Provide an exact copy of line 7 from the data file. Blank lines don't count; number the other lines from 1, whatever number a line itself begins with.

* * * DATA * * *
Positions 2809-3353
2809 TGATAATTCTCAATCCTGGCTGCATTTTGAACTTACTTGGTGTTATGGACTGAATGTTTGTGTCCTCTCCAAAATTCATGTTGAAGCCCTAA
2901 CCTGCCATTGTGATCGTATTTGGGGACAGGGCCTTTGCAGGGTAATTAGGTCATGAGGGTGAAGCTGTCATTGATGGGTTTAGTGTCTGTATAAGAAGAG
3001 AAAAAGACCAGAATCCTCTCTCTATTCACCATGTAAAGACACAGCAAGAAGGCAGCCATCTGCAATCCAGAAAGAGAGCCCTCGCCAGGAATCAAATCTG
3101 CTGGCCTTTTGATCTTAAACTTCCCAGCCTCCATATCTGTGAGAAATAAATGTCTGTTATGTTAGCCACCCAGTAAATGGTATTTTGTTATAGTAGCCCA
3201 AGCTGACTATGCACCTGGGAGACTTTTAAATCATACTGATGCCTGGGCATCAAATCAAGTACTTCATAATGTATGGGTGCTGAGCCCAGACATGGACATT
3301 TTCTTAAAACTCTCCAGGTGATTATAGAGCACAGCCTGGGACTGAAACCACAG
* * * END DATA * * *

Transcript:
3301 TTCTTAAAACTCTCCAGGTGATTATAGAGCACAGCCTGGGACTGAAACCACAG